Fortunately, living in Canada is for once an advantage when shopping online, because nearly all the Federal ‘circus’ bowls I’ve seen for sale are listed in Canada (did Federal Glass market or otherwise distribute them primarily in Canada and, if so, to what promotion or product were they attached?), which makes both price and shipping much more reasonable. I bought these bowls from three different vendors, and am just delighted to have them. My favourite is, of course, the clown riding a bicycle.
I simply could not pass up these vintage flowered suitcases at Value Village, although I have no pressing use for them. Sure, they might hold scarves, or perhaps replace my daughter’s hideous Hello Kitty rolling case, or store out-of-season clothing, or perform some yet-to-be-determined function, but in all truth I bought them because they are so pretty.
They fit perfectly atop a tall, narrow bookcase that holds jeans, shoes and bags in the bedroom and — aha: will be perfect for holding my growing collection of hats! All three cases are in new condition; two made in Korea; one in Taiwan. I don’t think they were ever used.
Also in new or nearly-new condition, they’ve probably spent the past 35 years in a closet. I’m not sure where these are going to see use, and at this point I’m developing a back-log of canisters seeking homes. They do suit my little office, which needs some vintage charm to offset the claustrophobia-inducing qualities of the Imagining Toronto library, which presently fills every square inch of bookshelf space.
Early in the summer I was fortunate to find two full sets of twelve forks, which first saw use at my daughter’s Flower Fairy-themed birthday party. And then, just today at the local Goodwill, I saw these two packages of canape knives in that instantly recognisable little box.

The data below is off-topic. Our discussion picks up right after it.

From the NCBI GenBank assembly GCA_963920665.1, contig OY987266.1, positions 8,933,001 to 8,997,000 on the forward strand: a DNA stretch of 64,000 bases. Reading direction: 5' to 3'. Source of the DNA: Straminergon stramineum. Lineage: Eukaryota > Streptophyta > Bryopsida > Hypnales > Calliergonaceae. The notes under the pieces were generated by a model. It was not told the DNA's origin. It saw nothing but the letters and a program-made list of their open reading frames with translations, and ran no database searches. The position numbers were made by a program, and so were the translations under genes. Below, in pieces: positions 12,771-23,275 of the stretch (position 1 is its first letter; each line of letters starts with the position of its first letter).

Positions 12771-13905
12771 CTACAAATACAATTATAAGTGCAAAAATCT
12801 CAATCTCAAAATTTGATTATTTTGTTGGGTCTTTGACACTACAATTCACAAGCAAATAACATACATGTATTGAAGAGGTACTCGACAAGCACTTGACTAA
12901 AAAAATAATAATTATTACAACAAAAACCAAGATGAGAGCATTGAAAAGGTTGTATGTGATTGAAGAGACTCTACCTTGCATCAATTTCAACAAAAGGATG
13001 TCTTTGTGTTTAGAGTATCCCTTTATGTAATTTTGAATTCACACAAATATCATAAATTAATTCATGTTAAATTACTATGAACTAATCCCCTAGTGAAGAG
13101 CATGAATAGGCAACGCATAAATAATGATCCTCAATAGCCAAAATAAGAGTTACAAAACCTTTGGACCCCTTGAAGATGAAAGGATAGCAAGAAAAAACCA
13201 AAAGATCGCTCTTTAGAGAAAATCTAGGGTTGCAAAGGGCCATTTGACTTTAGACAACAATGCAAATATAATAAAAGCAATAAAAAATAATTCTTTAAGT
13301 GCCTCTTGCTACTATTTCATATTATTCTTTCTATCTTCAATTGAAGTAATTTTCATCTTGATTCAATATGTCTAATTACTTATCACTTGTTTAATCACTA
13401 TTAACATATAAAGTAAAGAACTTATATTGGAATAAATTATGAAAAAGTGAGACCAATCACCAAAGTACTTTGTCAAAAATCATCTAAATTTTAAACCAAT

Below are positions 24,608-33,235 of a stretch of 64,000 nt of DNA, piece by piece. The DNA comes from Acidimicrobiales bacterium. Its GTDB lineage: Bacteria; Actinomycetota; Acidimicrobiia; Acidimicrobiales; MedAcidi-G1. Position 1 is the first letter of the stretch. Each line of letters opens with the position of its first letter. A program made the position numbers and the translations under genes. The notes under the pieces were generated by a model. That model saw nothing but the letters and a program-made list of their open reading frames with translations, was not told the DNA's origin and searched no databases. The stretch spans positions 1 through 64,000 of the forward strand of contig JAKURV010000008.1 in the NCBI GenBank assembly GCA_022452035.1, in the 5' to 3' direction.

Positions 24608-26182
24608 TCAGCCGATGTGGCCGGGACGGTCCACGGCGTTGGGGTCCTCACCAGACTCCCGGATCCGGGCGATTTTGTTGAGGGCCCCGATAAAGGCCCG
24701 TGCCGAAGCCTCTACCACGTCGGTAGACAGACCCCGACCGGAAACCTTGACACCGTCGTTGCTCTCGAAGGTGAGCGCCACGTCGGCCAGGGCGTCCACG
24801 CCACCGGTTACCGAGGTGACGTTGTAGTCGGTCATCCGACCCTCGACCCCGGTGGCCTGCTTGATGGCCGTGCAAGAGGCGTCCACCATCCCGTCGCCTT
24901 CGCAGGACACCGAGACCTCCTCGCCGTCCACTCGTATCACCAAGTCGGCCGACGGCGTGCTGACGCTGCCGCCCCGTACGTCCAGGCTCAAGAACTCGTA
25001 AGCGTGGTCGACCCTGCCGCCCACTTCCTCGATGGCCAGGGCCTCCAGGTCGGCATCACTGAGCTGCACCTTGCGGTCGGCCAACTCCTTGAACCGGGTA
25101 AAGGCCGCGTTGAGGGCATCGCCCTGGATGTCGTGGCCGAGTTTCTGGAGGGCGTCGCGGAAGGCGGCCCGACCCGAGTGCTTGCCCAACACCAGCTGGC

They had been cast unceremoniously on the shelf, and I had to scrabble on the floor for a couple of missing knives, but I was happy to rescue them and bring them home, and now they nestle snugly in a drawer beside my treasured Little Forks.
Final find of the week, also today at the local Goodwill, was this glass sixties-or-seventies green glass pitcher, almost certainly made by Anchor-Hocking. It’s my second such pitcher; the first, also Anchor-Hocking, has a different but complimentary pattern. I’ve seen glasses to match both pitchers, and suppose the next time I see any (if ever — given that vintage objects I’ve seen a hundred times have a tendency to disappear just when I start wanting them) should start picking them up.
My next-door neighbour, also a vintage hound, loves amber glass and has an impressive collection of glassware, ashtrays, serving bowls and art glass. I like amber glass too, but my real affection is for the green stuff. This pitcher cost only $2.02, which suggests someone in the pricing room was off his game. Which makes up for the six silver plate forks in the display case marked $50.05.
Oops: one forgotten addition: two stainless steel / made in Japan fondue fork sets. One is long and notable for the metal casing on the handles, imprinted with braille-like dots to distinguish them. The other is a set of teak-handled hors d’oeuvre forks. Also one contemporary fondue cookbook with some very nice recipes in it (a weakness of the old fondue cookbooks — despite their hilarious pictures of porn-mustachioed men in jump suits and peasant-striped women whose long hair is about to contaminate the hand-thrown pottery — is that the recipes / ingredients are exceedingly banal by contemporary standards).
I cannot, of course, pass up vintage fondue accessories — although I have no plans to add to the five fondue sets already holding down the cupboards on the first floor. I might trade sets if something really beautiful comes along, however. Sometime this winter, at long last, we really are going to host a fondue party.
That’s all for this week. Next week the teaching term starts, and after that point both pickings and posts will be peripatetic. I’ll still do my best to stop in at the various thrift stores arrayed along my ride downtown, however, and am looking forward to whatever the thrift gods cast up.
[Connecting with Sir Thrift-a-Lot's Thriftasaurus Link-up.]